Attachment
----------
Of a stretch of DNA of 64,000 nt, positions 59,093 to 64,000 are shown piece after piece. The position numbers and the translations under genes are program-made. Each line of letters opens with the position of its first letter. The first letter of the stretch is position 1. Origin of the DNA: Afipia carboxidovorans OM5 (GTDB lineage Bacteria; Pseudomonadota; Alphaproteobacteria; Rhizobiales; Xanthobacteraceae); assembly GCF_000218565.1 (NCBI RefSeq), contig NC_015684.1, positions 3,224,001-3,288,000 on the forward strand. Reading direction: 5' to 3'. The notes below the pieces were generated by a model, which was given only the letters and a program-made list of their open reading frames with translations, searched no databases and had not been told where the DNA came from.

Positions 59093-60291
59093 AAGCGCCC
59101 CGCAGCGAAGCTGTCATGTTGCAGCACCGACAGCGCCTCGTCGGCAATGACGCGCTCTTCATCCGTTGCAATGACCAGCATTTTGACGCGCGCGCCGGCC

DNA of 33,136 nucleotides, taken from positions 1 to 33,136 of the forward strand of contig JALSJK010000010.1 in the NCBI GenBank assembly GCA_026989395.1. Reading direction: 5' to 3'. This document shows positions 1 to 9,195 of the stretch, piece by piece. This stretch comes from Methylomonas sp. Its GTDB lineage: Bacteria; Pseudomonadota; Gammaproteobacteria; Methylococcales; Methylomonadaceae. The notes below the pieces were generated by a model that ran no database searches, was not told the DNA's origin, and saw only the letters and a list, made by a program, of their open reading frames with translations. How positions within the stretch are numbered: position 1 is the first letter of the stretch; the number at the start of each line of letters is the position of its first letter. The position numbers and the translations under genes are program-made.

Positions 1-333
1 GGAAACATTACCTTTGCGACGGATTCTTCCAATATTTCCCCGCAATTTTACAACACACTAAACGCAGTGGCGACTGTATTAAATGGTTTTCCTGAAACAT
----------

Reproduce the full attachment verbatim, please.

Of a stretch of DNA of 64,000 nt, positions 59,093 to 64,000 are shown piece after piece. The position numbers and the translations under genes are program-made. Each line of letters opens with the position of its first letter. The first letter of the stretch is position 1. Origin of the DNA: Afipia carboxidovorans OM5 (GTDB lineage Bacteria; Pseudomonadota; Alphaproteobacteria; Rhizobiales; Xanthobacteraceae); assembly GCF_000218565.1 (NCBI RefSeq), contig NC_015684.1, positions 3,224,001-3,288,000 on the forward strand. Reading direction: 5' to 3'. The notes below the pieces were generated by a model, which was given only the letters and a program-made list of their open reading frames with translations, searched no databases and had not been told where the DNA came from.

Positions 59093-60291
59093 AAGCGCCC
59101 CGCAGCGAAGCTGTCATGTTGCAGCACCGACAGCGCCTCGTCGGCAATGACGCGCTCTTCATCCGTTGCAATGACCAGCATTTTGACGCGCGCGCCGGCC

DNA of 33,136 nucleotides, taken from positions 1 to 33,136 of the forward strand of contig JALSJK010000010.1 in the NCBI GenBank assembly GCA_026989395.1. Reading direction: 5' to 3'. This document shows positions 1 to 9,195 of the stretch, piece by piece. This stretch comes from Methylomonas sp. Its GTDB lineage: Bacteria; Pseudomonadota; Gammaproteobacteria; Methylococcales; Methylomonadaceae. The notes below the pieces were generated by a model that ran no database searches, was not told the DNA's origin, and saw only the letters and a list, made by a program, of their open reading frames with translations. How positions within the stretch are numbered: position 1 is the first letter of the stretch; the number at the start of each line of letters is the position of its first letter. The position numbers and the translations under genes are program-made.

Positions 1-333
1 GGAAACATTACCTTTGCGACGGATTCTTCCAATATTTCCCCGCAATTTTACAACACACTAAACGCAGTGGCGACTGTATTAAATGGTTTTCCTGAAACAT